(urth) Agia/Hypogeon/Inire

b sharp bsharporflat at hotmail.com
Mon Jul 24 04:53:04 PDT 2006

Roy writes:

>Jeff is right about the man-apes of the treasure mine being the autarch's 
>command -- see the first page of chapter XXXI in CITADEL.

Cyriaca, who spent long hours with her special, very knowledgable uncle, 
forces us to question whether Father Inire is the humble vizier and servant 
of the autarchs.  I think I'm not the only one to consider that the chain of 
autarchs might be puppets to the (nearly) immortal Inire.  The autarchs 
might command the man-apes but I don't think they created them.  And the 
disturbed, subterranean behemoth?  We know that Abaia is beneath the ocean 
but he is not the only megatherian.

I see little evidence that Father Inire is working FOR the New Sun...in 1000 
years only three autarchs make the trip to Yesod? And quite a gap in the 
middle of that millenium...There is something special about the three who 
went.  Possibly a streak of independence from Inire.  Why does the old 
autarch, Appian, have his own set of mirrors?  The parable of Ymar shows he 
is not so easily swayed by women and wealth (like the corrupt autarch in the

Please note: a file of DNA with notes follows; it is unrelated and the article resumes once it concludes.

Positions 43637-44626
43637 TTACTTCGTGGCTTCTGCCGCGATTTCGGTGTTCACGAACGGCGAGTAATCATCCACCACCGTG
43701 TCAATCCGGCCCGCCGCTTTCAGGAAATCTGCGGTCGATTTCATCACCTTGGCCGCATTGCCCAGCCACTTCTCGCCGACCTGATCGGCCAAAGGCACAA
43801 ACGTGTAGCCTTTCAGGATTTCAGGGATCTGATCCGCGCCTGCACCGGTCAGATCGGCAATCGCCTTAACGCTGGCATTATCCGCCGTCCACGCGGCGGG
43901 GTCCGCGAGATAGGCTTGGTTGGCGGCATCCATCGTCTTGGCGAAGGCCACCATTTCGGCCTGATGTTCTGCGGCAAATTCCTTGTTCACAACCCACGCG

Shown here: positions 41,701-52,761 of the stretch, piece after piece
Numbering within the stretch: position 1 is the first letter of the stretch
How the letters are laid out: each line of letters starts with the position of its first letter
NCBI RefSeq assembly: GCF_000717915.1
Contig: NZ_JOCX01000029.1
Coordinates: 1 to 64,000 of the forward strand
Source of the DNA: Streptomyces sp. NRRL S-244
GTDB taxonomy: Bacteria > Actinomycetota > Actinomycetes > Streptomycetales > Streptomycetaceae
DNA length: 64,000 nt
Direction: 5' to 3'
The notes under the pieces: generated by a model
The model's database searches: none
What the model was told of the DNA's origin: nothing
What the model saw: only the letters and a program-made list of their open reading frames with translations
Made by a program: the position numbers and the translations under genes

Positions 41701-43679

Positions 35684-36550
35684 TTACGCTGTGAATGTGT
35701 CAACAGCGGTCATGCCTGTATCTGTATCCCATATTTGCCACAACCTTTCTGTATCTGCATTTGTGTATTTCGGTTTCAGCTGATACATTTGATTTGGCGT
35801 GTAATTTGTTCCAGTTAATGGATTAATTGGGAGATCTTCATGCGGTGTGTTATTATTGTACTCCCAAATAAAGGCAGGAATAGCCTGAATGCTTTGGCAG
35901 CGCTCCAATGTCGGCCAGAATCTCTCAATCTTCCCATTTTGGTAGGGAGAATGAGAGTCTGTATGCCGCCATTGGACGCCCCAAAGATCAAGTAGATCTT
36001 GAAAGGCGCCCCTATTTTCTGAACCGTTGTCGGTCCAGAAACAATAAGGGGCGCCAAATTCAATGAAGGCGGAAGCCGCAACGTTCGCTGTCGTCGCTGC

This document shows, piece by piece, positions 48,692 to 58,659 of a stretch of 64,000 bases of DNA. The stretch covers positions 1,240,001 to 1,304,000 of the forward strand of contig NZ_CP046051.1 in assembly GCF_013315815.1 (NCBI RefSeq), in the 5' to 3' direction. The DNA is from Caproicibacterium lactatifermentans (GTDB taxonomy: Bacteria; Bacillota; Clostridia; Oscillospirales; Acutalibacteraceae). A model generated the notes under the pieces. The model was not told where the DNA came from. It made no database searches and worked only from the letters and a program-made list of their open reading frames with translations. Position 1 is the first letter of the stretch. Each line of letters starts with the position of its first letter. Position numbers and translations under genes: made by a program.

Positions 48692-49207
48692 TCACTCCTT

play).  Rather he, (like Severian) is happy to follow a dog....

Roy asks:

>Am I reading you right? Are you seriously suggesting that Inire was working 
>to prevent the coming of the New Sun?

I am currently finding it fruitful to interpret almost everything in the 
BotNS within a framework which describes the rise of Christianity in 
replacement of earlier pagan religions (in the Western world anyway).  To 
answer Roy's question I would ask, "were Apollo and Jupiter (and Ra and Anu, 
etc.) working to prevent the coming of Jesus?"

To answer I would say no, these pagan gods were just pursuing their own 
goals which might be beyond human understanding.  But the followers of these 
gods were definitely fighting the rise of Christianity. I think true 
believing Christians would assert that God allowed these pagan religions to 
flourish as part of the preparation of the Earth for Christ.

So too I think Father Inire, the master manipulator, has himself been 
manipulated by higher powers to help prepare Urth for the coming of the New 
Sun.  Like the Greek Gods I think Inire (et al.) is near-immortal, 
animal-associated and shape-shifting (in the way of Tzadkiel). Like the 
Greek gods he amuses himself with dalliances with human women and enjoys 
getting involved in human wars.  Appian seem to cynically realize they are 
being manipulated by the gods for fun, asking Severian if he'd like to 
switch armies...or maybe have both...

If we wonder what happened to Father Inire and the others of his kind on 
Urth, I think it was the same fate that befell the pagan gods who were swept 
away by Christianity; the same fate of all gods who find themselves without 
any believers.


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